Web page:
An in-depth analysis by Africa Uncensored into the government Managed Equipment Services (MES) has revealed massive irregularities in the 38 billion scheme.
The scheme was first mooted in October 2013 during a health forum that included counties and the national government.
It was agreed that under the MES scheme government would supply apparatus like X-ray and dialysis machines, operating tools and tables, lab necessities and intensive care beds to 98 hospitals in 47 counties.
However, the head of clinical services at the Ministry of health John Odondi said at the forum that the technical and financial evaluation for the project had already been done.
Meaning things to be bought and where to buy them from had been decided upon long before the forum.
The government claimed it had conducted a need assessment which the counties disputed. The counties were not consulted on what equipment they needed and the government simply ignored them.
Nine months after the forum, tender No. MOH/001/2014/2015 worth Sh38 billion was issued by the ministry for supply, installation, testing, training, maintenance and replacement of medical equipment through the MES programme.
Shenzhen Mindray Bio-medical of China, Esteem Industries of India, Bellco SRL of Italy, Philips Medical Systems of the Netherlands and General Electric of the USA were contracted to deliver the identified items. The contracts under the MES project were signed on February 5, 2015.
The counties were then strong-armed into signing the contracts which they protested to the EACC. They were not asked which equipment they needed in their hospitals. Counties were to buy the same exact equipment. EACC did nothing.
Throughout 2016 and 2017 at least half of the targeted hospitals received stuff they had not asked for, did not need, or in many instances, could not use.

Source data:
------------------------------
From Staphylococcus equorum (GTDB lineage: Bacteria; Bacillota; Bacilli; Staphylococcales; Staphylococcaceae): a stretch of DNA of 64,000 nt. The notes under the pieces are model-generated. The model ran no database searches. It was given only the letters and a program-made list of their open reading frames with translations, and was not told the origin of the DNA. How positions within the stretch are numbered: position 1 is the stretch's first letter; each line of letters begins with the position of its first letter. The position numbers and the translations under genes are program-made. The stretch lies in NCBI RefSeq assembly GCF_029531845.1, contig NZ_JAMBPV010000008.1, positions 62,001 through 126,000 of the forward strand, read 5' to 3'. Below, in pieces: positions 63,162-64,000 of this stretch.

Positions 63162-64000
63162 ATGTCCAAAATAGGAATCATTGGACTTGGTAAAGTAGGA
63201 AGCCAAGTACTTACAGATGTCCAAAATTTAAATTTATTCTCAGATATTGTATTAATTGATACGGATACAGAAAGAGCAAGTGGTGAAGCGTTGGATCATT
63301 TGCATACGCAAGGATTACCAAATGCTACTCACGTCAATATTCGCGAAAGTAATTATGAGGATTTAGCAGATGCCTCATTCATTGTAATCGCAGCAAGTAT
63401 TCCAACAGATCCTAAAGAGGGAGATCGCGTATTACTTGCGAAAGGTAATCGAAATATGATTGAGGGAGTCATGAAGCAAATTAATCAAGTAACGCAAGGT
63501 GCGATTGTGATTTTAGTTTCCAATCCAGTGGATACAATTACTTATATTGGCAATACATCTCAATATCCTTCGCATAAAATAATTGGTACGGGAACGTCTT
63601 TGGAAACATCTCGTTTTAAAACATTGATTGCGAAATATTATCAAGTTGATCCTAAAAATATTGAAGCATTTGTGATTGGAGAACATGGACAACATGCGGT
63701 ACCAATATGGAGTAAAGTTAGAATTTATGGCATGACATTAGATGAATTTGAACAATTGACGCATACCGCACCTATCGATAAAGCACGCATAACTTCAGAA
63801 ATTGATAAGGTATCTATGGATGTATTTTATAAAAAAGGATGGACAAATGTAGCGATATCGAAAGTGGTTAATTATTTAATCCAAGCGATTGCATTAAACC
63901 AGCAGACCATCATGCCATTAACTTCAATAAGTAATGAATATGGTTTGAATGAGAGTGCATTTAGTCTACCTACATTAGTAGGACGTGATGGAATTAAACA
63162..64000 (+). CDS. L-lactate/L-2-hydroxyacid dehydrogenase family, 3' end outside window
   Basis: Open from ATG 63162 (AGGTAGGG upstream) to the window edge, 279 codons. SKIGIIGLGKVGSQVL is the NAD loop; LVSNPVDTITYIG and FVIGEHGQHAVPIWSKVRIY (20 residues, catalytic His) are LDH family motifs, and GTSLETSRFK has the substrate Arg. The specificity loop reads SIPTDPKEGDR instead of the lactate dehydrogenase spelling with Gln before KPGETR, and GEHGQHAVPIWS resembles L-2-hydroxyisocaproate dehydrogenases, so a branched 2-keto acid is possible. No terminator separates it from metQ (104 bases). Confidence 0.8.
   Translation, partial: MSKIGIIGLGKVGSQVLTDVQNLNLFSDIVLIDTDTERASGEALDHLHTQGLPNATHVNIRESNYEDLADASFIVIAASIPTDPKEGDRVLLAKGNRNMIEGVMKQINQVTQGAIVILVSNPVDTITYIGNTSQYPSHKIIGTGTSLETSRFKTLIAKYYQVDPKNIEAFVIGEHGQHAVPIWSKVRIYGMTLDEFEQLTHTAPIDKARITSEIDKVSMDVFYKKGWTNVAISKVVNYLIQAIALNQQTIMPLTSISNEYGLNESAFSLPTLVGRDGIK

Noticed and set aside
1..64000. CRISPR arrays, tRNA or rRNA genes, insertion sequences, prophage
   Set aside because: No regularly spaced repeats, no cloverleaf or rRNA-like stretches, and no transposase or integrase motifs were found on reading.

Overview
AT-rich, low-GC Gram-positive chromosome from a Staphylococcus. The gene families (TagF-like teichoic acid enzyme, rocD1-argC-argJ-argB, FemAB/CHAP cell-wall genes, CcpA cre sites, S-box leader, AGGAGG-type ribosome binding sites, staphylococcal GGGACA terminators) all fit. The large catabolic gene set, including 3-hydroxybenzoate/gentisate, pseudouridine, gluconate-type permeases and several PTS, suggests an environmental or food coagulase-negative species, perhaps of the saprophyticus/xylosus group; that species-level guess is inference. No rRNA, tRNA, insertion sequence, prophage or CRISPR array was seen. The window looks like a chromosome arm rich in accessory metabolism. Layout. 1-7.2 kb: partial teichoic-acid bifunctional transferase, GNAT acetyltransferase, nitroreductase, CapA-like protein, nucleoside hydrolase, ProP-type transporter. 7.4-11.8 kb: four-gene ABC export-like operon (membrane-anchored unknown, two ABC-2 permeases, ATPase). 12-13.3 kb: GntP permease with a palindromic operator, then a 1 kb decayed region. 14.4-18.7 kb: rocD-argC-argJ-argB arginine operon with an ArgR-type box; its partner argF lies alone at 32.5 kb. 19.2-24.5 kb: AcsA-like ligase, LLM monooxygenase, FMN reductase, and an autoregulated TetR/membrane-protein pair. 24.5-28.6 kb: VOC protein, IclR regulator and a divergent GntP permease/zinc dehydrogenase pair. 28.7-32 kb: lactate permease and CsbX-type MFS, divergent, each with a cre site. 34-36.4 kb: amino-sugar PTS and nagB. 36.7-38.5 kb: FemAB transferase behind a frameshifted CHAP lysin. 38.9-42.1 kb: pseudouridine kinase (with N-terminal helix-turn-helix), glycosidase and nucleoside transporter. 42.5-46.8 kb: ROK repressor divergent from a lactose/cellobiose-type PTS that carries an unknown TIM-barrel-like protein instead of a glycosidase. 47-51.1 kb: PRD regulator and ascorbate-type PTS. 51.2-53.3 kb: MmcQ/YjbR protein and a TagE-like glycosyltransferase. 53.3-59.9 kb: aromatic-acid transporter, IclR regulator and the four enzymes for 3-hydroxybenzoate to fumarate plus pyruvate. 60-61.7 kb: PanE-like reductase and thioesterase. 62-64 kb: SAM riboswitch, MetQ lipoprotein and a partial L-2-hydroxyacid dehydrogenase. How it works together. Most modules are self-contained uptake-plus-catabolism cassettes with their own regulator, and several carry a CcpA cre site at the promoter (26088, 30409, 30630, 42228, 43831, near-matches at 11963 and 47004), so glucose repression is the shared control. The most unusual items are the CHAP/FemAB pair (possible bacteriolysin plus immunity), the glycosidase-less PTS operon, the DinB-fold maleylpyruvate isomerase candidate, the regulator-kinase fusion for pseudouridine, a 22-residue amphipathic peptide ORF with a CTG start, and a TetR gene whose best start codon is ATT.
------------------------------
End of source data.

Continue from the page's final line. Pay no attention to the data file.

The Jaramogi Oginga Odinga Teaching and Referral Hospital in Kisumu County, for example, received seven intensive care beds even though they had just recently bought the seven beds they needed.
Local media reported hospital staff sources complaining that their new CT scan or X Ray machines stood unused as well, either because they already had them or could not operate them.
In Ndanai hospital in Bomet County, theatre equipment that was received in 2016 stood unused for three years because the hospital did not even have surgery facilities at the time.
Former Bomet County Governor Isaac Ruto said in media interviews that he had not even signed the MoU for the deliveries, but that these were made nevertheless.
Non-medical companies also came to county hospitals to construct buildings, landscape, roofing and painting at inflated prices as part of the MES program.
This increased suspicions that sub contractors had been added to the contract presumably for kickbacks.
The Senate finance committee investigated the matter and found irregularities. They referred the case to the auditor general who found evidence of suppliers who had supplied air to hospitals.
The Ministry of Health has tried as much as possible to keep the initial contract away from the public eye something Senator Mutula Kilonzo jr noticed.
A data leak from IFMIS showed that the supplier’s Esteem of India and Bellco of Italy had been paid Sh2.7 billion even before the contract was signed and Shenzhen of China had received KSh2 billion from 2015 while the contract was signed in 2017.
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Meanwhile, the cost of maintaining the equipment has nearly doubled. Current health CS Sicily Kariuki said counties would receive a grant to handle maintenance. That has not been the case as counties continue to rely on their budgets to handle maintenance.
A former county health officer who requested anonymity said they were arm twisted by coercive government suppliers. He said that budget making in Kenya is mostly run by vendors with the policy-oriented bureaucrats often being booted out if they disagree.
The health docket has run through 3 cabinet secretaries. The CS in charge when the contracts were mooted was James Macharia now head of transport. The one in charge from 2015 when some irregular payments were made, Dr Cleopas Mailu is now the ambassador to the UN in Geneva.
Sicily Kariuki’s MOH played hide and seek when asked to reveal the contract claiming need for a legal opinion from the Attorney General. They did not respond to requests for comment.